Pinterest tutorials are in fact pretty intimidating to me, I also hate to read instructions and would rather take a guess then go back and read the instructions for the first time just to troubleshoot. BUT we were inspired by our tour of Born & Dyed in Minnesota and wanted to take their natural dye philosophy into the kitchen for a spin.

What better time than Easter egg dying, especially when you are avoiding taking your colorful, boisterous sometimes nudist two year old daughter anywhere to pick up a box of PAAS. The important lesson is that this was not hard. You aren't eating them, so it really doesn't have to be perfect.

And really doesn't perfection take all of the character of what you are doing? 

White vinegar
A dozen white eggs
A sauce pan for each color you plan to make
Cheese Cloth (optional) 
Empty egg carton


Yellow/Amber: Yellow onion skins with a teaspoon of Turmeric
Pink to red: Red beets
Pale purple to red: Red onion skins
Purple: Red cabbage
Green: Spinach
Lavender: Purple grape juice
Tan to brown: Coffee (but really why not skip this and just use a few brown eggs?)
Orange: Chili powder
Pink/Purple: Raspberries or blackberries
Pale Green: Yellow or green apple peels.





  1. Get organized, decide on what/how may colors you want to try and ensemble the same number of jars and sauce pans. Set aside the cheese cloth+Strainer over a bowl.
  2. Get your water boiling and toss in a big handful of the cut up veggie/fruit or about a tablespoon of the spice you are using into the individual sauce pans. 
  3. Add the eggs, you are going to hard boil the egg while the dye gets cookin'.  
    *make sure the eggs are completely covered by the water.
  4. The eggs need about ten minutes to cook, but really get the water boiling then let it simmer for about 30 minutes. 
  5. If you want to avoid spots, you can stop half way thru set aside the eggs and strain the dye liquid. Return the dye water to the sauce pan with the eggs for a little more time on the stove. Keep beet chunks in with the dye jars or the eggs will be a pink/brown color.
  6. Pour out the water into the individual jars and carefully return the eggs to the dye water. 
    Let the eggs sit out over night. 
  7. Carefully remove the eggs and let them dry in the egg carton.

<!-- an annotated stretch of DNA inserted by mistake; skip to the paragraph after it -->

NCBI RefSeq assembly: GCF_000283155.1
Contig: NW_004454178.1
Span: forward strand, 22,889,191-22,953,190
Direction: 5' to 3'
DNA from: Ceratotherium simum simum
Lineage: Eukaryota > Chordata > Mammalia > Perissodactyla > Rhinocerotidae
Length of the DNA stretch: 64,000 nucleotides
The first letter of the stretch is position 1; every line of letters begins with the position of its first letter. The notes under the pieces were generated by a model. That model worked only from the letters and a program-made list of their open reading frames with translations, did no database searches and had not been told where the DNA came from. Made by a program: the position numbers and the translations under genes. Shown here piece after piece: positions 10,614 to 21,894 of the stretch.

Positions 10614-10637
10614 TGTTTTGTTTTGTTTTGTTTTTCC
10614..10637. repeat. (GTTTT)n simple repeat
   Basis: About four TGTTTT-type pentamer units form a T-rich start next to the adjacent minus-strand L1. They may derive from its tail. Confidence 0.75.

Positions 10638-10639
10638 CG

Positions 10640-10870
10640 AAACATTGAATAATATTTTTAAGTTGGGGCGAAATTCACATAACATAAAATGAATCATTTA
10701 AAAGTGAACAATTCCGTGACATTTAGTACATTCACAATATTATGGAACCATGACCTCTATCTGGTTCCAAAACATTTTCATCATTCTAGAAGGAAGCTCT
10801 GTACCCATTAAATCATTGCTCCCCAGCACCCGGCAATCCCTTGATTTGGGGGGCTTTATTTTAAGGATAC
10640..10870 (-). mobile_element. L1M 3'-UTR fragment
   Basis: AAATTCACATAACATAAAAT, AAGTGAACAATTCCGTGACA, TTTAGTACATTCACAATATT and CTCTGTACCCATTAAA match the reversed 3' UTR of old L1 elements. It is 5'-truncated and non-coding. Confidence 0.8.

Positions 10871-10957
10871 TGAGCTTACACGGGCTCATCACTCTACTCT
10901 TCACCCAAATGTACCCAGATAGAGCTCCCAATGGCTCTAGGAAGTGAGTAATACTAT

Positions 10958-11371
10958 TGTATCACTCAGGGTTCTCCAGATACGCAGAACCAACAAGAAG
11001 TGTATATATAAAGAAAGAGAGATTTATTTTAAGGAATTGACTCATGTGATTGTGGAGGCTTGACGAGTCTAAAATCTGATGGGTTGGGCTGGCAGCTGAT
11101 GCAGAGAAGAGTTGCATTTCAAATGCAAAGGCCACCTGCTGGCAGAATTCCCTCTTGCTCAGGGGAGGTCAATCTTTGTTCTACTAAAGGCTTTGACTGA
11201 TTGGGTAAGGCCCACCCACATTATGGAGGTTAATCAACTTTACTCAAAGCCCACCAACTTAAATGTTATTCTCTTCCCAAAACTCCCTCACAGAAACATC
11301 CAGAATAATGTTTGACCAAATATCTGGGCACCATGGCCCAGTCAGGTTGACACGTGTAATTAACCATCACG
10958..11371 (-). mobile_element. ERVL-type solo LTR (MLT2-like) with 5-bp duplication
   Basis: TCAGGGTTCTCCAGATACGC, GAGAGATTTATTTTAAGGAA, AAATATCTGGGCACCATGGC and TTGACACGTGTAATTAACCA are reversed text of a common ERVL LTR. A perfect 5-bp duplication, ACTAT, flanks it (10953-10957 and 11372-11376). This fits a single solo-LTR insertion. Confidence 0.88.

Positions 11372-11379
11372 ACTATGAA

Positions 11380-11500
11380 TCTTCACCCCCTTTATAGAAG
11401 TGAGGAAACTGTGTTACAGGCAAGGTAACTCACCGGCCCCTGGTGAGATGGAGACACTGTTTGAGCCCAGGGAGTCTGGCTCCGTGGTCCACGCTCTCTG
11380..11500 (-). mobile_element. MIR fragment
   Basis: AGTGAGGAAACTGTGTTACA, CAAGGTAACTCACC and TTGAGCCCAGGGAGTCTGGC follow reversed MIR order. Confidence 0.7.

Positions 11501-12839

8. Sit back and enjoy your edible, crafty creation.

The Art of Behaving Well, A Lesson in Giving Thanks

We asked our dear friend and etiquette expert Therese Sterling-Little her advice for behaving yourself around the dinner table this Thanksgiving. Perhaps you are a recent kid's table graduate or spending your first Thanksgiving with the new in-laws, we promise you some great advice along with a healthy side of Thanksgiving's conflicting backstory. So with that, we turn it over to Therese. 

Norman Rockwell's  Thanksgiving

Norman Rockwell's Thanksgiving

We have writer and civic activist Sarah Josepha Hale to thank for our modern celebration of Thanksgiving. Hale was adept at cultural myth making; she counts the classic “Mary Had a Little Lamb” amongst her works. She was an early pioneer of opportunities for women and girls, and considered somewhat of a domestic expert in her time. For thirty-six years, beginning in 1827, Hale aggressively petitioned to unify the USA in one national celebration of Thanksgiving. At the time, the holiday was celebrated only in New England, and on a different date in each state. Abraham Lincoln eventually responded, and in 1863 declared Thanksgiving a national holiday to be celebrated on the fourth Thursday of every November. In 1939, Roosevelt briefly moved the national celebration up a week, hoping to spur holiday retail sales. But the people wouldn’t stand for it.  Two years later, the feast was moved back to the end of the month. In 2015, we will celebrate on Thursday, November 26th. 

I grew up under the tutelage of a master hostess. My memories of Thanksgiving are drool inducing and bathed in hygge; roasted pears and gorgonzola, the pope’s nose, dripping gravy in a fine china boat, twenty hands clasped in a circle for pre dinner blessings. But I’m a little conflicted about this love. The Thanksgiving holiday is incredibly complicated. Of course, festivals and celebrations of the harvest bounty date back to ancient times when Egyptians, Romans, and Greeks gathered their crops and paid tribute to the gods with epic feasts. The Jewish faith historically celebrates the harvest in Sukkot, a seven day festival. Sukkot is derived from the Hebrew Sukkah–a temporary dwelling where farmers lived during harvest. Similarly, Native American commemorations of the fall harvest likely pre-date any European invasion of their shores. And the story of Thanksgiving we learn and propagate in the United States, that we want to believe, is one of peaceful collaboration amongst disparate communities.

We learn that Squanto, a member of the Pawtuxet tribe, taught malnourished settlers from the Mayflower how to hunt and grow on his homeland. That he helped these same settlers form an alliance with the Wampanoag people and that together the communities flourished harmoniously. That the Native Americans and the Pilgrims celebrated their bond with feast and merriment.